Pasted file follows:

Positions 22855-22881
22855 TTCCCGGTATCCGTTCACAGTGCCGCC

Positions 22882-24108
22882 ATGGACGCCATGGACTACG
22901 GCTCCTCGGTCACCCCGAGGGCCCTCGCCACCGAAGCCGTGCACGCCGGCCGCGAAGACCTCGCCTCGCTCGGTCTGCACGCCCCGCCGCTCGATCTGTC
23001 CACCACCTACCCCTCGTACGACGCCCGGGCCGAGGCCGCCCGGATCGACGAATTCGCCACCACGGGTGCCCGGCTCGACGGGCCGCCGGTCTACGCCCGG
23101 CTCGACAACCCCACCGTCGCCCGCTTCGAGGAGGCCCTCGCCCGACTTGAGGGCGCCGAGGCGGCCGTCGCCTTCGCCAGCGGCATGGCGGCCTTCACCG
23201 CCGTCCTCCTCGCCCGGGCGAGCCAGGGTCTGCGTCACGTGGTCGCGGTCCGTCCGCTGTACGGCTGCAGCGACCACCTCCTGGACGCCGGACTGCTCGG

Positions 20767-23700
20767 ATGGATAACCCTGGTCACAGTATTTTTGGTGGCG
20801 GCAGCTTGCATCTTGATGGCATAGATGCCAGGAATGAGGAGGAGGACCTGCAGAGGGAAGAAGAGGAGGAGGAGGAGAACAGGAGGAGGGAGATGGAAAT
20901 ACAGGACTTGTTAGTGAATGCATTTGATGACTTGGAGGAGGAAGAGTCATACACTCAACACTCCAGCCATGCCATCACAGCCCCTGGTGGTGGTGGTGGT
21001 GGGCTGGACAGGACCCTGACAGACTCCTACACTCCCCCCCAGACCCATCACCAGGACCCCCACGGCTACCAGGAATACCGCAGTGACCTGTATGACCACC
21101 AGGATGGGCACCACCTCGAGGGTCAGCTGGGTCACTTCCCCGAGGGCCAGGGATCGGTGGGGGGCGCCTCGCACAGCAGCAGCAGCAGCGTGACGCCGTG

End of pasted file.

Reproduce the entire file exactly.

Positions 22855-22881
22855 TTCCCGGTATCCGTTCACAGTGCCGCC

Positions 22882-24108
22882 ATGGACGCCATGGACTACG
22901 GCTCCTCGGTCACCCCGAGGGCCCTCGCCACCGAAGCCGTGCACGCCGGCCGCGAAGACCTCGCCTCGCTCGGTCTGCACGCCCCGCCGCTCGATCTGTC
23001 CACCACCTACCCCTCGTACGACGCCCGGGCCGAGGCCGCCCGGATCGACGAATTCGCCACCACGGGTGCCCGGCTCGACGGGCCGCCGGTCTACGCCCGG
23101 CTCGACAACCCCACCGTCGCCCGCTTCGAGGAGGCCCTCGCCCGACTTGAGGGCGCCGAGGCGGCCGTCGCCTTCGCCAGCGGCATGGCGGCCTTCACCG
23201 CCGTCCTCCTCGCCCGGGCGAGCCAGGGTCTGCGTCACGTGGTCGCGGTCCGTCCGCTGTACGGCTGCAGCGACCACCTCCTGGACGCCGGACTGCTCGG

Positions 20767-23700
20767 ATGGATAACCCTGGTCACAGTATTTTTGGTGGCG
20801 GCAGCTTGCATCTTGATGGCATAGATGCCAGGAATGAGGAGGAGGACCTGCAGAGGGAAGAAGAGGAGGAGGAGGAGAACAGGAGGAGGGAGATGGAAAT
20901 ACAGGACTTGTTAGTGAATGCATTTGATGACTTGGAGGAGGAAGAGTCATACACTCAACACTCCAGCCATGCCATCACAGCCCCTGGTGGTGGTGGTGGT
21001 GGGCTGGACAGGACCCTGACAGACTCCTACACTCCCCCCCAGACCCATCACCAGGACCCCCACGGCTACCAGGAATACCGCAGTGACCTGTATGACCACC
21101 AGGATGGGCACCACCTCGAGGGTCAGCTGGGTCACTTCCCCGAGGGCCAGGGATCGGTGGGGGGCGCCTCGCACAGCAGCAGCAGCAGCGTGACGCCGTG